Dangriga Belize

Written by Patricia Tunstall
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Heart of Garifuna Culture: Dangriga Belize

Dangriga Belize is the center for the Garinagu, one of the important influences in multi-ethnic, multi-lingual Belize. These people arrived in Belize from the Bay Islands of Honduras on November 19, 1802. If you are lucky enough to be on vacation in Belize--better yet, Dangriga--on this national holiday, you will witness the joyous singing and dancing of these people.

The result of the mix of African slaves, and Carib and Arawak Indians, these people adhere to a traditional life of fishing and agriculture. They are the dominant group and culture from Dangriga Belize south; Hopkins Village, Seine Bight, Punta Gorda and Barranco are Garifuna settlements. Their language is an intriguing blend of African, Indian, Spanish, French and English!

The Hummingbird Highway

If possible, drive into the Stann Creek District of Dangriga and Hopkins via the Hummingbird Highway. You'll have stunning views of the rain forests and the Maya Mountains as you drop down to sea level. Take a tour, or walk on your own along the streets and among the friendly locals. The food and crafts--you can watch a drum being made--will entice you to partake, and the lilting music will uplift you. You may catch a performance of the Waribagabaga Dancers or the Turtle Shell Band!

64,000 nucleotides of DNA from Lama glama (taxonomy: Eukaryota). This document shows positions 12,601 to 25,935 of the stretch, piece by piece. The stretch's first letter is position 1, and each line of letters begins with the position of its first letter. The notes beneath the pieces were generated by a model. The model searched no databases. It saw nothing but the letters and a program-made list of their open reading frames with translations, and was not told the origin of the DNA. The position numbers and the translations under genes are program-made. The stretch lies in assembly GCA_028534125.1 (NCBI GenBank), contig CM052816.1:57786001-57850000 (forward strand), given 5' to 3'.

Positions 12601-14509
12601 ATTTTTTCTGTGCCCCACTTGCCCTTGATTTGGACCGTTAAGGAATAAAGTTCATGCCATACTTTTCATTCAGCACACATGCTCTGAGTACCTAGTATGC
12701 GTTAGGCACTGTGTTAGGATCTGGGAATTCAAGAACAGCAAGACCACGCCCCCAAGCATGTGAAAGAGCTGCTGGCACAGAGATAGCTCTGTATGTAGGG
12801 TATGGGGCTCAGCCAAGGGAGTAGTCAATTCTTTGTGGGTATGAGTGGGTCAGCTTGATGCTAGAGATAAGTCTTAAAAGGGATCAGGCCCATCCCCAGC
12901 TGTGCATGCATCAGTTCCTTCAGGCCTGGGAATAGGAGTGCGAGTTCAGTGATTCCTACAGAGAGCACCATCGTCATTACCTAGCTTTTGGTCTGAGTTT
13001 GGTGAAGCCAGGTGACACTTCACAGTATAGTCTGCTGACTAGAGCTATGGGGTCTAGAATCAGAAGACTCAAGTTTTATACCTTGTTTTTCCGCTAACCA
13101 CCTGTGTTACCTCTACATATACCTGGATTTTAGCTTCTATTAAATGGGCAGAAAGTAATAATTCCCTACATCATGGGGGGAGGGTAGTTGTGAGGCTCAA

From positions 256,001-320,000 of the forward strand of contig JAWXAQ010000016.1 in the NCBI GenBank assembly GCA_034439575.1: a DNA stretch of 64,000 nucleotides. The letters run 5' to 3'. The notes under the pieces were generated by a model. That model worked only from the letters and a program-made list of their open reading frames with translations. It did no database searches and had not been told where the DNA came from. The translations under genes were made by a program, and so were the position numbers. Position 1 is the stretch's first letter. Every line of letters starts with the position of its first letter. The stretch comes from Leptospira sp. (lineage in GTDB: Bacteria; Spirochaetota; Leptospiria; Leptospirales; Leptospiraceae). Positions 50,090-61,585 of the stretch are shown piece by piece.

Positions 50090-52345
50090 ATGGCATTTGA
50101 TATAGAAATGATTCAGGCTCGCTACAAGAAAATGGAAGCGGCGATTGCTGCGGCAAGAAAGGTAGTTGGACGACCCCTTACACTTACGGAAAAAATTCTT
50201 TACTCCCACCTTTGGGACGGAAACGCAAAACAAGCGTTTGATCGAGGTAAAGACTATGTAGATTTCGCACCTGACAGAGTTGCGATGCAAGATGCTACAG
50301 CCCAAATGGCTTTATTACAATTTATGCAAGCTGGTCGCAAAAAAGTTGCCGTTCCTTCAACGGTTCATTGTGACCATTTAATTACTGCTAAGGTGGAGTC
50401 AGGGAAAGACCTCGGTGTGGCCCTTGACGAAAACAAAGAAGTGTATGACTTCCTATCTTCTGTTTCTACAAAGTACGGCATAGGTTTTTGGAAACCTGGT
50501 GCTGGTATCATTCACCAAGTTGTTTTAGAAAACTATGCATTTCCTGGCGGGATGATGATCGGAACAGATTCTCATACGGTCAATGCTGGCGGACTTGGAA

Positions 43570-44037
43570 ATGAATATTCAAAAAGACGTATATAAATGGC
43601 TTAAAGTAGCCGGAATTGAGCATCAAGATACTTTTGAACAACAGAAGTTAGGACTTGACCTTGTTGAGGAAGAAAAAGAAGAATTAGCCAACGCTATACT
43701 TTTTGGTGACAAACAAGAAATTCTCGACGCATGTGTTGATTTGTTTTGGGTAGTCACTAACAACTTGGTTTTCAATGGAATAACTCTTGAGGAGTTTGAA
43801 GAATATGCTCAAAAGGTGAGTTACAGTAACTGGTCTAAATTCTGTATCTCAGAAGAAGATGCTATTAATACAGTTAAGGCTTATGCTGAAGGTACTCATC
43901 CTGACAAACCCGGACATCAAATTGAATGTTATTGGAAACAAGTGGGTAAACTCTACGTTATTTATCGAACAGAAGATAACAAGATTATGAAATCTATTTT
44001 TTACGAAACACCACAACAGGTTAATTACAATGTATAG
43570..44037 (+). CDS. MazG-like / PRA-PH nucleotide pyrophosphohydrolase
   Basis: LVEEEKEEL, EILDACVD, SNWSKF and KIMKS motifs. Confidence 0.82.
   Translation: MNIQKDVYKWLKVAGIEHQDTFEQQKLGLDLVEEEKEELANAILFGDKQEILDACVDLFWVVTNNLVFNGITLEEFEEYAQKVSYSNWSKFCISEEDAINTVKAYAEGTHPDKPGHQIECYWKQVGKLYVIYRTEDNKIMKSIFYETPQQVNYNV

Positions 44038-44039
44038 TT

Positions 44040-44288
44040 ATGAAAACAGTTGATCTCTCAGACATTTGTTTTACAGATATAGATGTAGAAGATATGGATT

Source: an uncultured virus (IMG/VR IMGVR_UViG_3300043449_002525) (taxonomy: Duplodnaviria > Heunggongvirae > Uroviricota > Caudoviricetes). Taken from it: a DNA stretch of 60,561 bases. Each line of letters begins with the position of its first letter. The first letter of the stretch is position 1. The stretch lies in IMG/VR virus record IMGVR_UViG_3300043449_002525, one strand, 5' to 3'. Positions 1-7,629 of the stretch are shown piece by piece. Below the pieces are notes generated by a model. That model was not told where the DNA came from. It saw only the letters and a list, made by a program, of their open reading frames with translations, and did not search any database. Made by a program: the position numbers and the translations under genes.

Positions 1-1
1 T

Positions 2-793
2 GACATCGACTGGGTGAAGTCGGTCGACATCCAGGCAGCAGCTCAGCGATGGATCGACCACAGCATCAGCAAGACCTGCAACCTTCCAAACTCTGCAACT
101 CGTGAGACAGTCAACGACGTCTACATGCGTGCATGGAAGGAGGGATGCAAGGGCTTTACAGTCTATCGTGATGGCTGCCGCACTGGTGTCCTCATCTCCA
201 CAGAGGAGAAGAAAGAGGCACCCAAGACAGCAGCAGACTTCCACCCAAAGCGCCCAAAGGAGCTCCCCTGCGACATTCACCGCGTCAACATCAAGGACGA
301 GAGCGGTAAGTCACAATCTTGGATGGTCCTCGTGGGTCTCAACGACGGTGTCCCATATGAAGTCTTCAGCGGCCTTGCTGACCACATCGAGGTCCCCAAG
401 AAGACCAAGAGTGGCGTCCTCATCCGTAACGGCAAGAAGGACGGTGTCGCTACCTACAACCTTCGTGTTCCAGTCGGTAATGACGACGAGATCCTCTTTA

As with all Belizean coastal towns, Dangriga and Hopkins provide many opportunities for water activities--diving, snorkeling, windsurfing, kayaking, and fishing. Bird watching, and hiking and camping in the nearby rain forests are popular land outings. Dangriga--loosely translated--means, "here, the sweet water is close at hand." On Belize trips to this colorful area, you will find this an apt description of the legendary waters of the North Stann Creek River.


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